Coaching Beyond the Scoreboard  By

Coaching Beyond the Scoreboard

If you’re familiar with 3D Coaching you know the difference between transactional and transformational coaching. I have found the two terms, transactional and transformational, to be useful in helping me evaluate what I’m really trying to accomplish as a coach.

A transactional coach is only concerned about what an athlete can do for him or her in the realm of competition. This type of coach is only interested in improving performance on the field, court, mat, track, etc. Transactional coaches have little interest in developing people; they only develop players.

Transformational coaches, on the other hand, desire to use competition as a medium for developing the whole person. While improving performance in competition is important to the transformational coach it’s only a component of what he or she is trying to accomplish.

This year I’m being reminded of how easy it is to fall into the temptation of being a transactional coach. From 2009-2013 our football team had three seven win regular seasons. Seven wins here in Nebraska is a big deal because during those years we only played eight regular season games. Our coaching staff has always done it’s best to be transformational coaches, but I can assure you that winning can cause you to lose your focus and start thinking more like a transactional coach. Slowly (often so slowly you aren’t noticing the change in yourself) you begin to value the scoreboard, statistics, and playoff appearances more and more.

I mention those previous seasons because wins have proven to be quite a bit more difficult to come by the last two years. We’ve still had solid talent on our teams, but we have played a brutal schedule (tonight we play our fourth game of the season and our third against a top ten team). We missed the playoffs last year for the first time in seven or eight years.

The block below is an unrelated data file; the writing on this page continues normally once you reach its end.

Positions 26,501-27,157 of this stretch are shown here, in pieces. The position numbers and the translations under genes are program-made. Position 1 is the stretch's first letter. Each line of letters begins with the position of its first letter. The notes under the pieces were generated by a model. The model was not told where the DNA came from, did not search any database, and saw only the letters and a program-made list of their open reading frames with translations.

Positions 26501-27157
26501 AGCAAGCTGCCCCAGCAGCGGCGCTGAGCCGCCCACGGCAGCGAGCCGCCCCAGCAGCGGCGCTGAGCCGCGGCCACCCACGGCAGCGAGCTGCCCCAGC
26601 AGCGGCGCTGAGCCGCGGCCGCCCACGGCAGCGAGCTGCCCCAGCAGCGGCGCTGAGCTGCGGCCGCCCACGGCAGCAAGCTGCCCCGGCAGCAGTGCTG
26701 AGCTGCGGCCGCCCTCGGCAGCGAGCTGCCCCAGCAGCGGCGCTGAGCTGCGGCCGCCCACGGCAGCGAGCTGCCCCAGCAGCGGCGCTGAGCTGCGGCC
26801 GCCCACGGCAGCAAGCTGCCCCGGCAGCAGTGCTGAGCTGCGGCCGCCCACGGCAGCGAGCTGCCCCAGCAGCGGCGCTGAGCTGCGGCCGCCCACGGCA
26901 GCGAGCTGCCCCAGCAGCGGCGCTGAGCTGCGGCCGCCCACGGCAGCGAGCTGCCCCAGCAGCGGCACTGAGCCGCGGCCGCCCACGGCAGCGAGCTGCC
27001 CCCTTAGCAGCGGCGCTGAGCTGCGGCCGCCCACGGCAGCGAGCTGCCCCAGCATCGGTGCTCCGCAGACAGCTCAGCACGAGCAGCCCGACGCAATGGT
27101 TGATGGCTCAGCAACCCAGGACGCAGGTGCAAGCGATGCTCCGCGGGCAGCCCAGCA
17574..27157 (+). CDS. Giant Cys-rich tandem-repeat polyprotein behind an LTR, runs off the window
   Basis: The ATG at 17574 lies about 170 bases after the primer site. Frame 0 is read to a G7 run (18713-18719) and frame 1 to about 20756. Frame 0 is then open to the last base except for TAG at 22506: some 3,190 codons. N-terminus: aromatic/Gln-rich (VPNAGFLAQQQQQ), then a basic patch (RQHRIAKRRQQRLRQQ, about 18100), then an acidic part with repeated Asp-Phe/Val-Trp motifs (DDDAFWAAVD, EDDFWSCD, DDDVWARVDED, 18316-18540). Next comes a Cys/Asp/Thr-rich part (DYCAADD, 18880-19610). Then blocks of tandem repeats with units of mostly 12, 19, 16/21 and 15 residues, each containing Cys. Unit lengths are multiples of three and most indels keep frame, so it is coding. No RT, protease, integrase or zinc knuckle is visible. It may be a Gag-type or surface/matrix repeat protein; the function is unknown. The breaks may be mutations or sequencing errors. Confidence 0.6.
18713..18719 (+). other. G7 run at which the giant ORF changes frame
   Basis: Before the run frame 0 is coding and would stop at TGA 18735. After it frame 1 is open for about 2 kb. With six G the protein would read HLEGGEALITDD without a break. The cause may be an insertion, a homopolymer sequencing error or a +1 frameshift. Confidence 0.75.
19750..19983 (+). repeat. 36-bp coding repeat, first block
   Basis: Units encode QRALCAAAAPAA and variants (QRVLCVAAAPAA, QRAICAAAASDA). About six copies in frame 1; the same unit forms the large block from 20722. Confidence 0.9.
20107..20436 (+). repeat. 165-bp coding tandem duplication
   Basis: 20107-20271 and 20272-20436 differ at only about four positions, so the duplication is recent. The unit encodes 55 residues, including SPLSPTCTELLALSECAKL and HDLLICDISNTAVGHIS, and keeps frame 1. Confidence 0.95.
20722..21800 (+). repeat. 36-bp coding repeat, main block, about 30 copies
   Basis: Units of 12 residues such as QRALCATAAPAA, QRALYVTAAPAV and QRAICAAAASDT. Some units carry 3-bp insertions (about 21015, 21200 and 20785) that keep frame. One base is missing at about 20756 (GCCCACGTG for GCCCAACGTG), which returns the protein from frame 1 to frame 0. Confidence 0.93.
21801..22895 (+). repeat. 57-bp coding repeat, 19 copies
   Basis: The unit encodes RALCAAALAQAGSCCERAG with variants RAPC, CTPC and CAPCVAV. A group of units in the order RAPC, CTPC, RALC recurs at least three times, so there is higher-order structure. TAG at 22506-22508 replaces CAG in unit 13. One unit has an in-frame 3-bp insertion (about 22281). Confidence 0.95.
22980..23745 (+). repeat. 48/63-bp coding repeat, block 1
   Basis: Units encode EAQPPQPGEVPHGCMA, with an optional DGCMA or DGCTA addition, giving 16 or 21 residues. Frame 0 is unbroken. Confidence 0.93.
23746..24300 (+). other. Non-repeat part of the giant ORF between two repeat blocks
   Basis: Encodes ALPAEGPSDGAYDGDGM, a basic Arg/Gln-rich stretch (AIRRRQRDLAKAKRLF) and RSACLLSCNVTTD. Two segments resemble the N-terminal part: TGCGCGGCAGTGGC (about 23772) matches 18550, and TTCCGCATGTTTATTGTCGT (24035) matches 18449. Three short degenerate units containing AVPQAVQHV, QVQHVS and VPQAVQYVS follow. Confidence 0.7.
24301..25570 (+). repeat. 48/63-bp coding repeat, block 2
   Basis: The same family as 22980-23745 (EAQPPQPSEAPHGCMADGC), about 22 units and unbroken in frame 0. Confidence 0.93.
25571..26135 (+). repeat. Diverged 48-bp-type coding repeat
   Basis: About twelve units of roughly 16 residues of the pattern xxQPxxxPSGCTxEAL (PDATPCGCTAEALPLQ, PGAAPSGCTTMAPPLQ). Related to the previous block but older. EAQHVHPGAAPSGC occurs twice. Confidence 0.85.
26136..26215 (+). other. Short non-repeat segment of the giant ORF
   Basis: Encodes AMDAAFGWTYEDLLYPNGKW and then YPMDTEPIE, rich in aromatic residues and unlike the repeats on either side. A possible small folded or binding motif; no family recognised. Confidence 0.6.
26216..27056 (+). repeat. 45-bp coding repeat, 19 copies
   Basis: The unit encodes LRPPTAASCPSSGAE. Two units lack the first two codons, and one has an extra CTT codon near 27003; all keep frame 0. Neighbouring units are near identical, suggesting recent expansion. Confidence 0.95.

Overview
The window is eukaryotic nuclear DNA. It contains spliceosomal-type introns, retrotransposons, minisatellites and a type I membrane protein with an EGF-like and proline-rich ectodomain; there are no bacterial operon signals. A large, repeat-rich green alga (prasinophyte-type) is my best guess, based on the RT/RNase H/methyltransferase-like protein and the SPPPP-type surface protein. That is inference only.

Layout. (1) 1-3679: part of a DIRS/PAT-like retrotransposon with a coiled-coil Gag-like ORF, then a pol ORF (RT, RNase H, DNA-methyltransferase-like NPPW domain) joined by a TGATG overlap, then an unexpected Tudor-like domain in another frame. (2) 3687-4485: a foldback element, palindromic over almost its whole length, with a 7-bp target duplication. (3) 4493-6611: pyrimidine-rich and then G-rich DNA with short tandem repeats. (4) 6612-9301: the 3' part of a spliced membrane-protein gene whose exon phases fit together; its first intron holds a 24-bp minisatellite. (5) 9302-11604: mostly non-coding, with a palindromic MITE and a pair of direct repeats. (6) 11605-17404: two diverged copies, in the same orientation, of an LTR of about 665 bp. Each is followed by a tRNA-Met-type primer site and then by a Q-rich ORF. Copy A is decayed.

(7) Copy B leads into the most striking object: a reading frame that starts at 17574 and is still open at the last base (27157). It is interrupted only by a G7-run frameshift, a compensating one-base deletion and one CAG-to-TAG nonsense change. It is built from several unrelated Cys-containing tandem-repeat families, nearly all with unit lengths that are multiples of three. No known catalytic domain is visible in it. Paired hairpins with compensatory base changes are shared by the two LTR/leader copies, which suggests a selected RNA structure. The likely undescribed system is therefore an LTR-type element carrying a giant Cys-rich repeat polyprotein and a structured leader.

Losing has exposed my natural tendency to be a transactional coach. I want to win. I love to win. Truth be told, it’s hard for me to really believe I can be valuable as a coach if I don’t win. I think Herm Edwards had a point all those years ago when he told the media “YOU PLAY TO WIN THE GAME!” We all play to win, but there is so much more to high school sports than winning. The lessons young people can learn through sports are invaluable and the coach that makes sure those lessons are learned has great value in this society regardless of what the scoreboard says.

The great thing about Christ is that in Him that last sentence is just the beginning. Yes, I can be a valuable member of society if I am a transformational coach rather than a transactional coach, but in Christ that’s just the beginning of my value. My value before God, and the value of all believers in Christ, is found only in Christ. It’s not what I produce as a coach that makes me valuable before God it’s what Christ did for me when He died for my sins and was resurrected from the grave conquering sin and death.

This reality, that my value is in Christ alone, frees me to value transformation over transaction. Practically speaking this means that tonight, as my team takes the field against yet another top ten team, I am free to value progress, effort, attitude, and unselfishness more than great play. I am free to keep my energy focused on developing the next generation of Christian men rather than trying to prove I have value as a coach.

It’s this mindset that leads directly to the ultimate goal we all should have as Christian competitors: Pursue your God-given potential and become more like Christ in the process.

Do you realize how freeing that goal is? If you do, then you understand completely how Christ has freed all those who believe in Him from the bondage of sin. He is our loving Master whom we serve with great joy because in Him we have died to sin and stand righteous before a holy and loving God.

Only God knows who will win our game tonight, but the Gospel reminds me that I can be successful as a coach regardless of what the scoreboard says. If I have pursued my God-given potential as a coach and become more like Christ in the process the game is a success. Not only that, but I know now, about four hours before kickoff, that I am valuable before God no matter what happens because my value is in Christ.

Lord willing my players will have the same attitude and our God will be worshipped as we Compete4Christ tonight.

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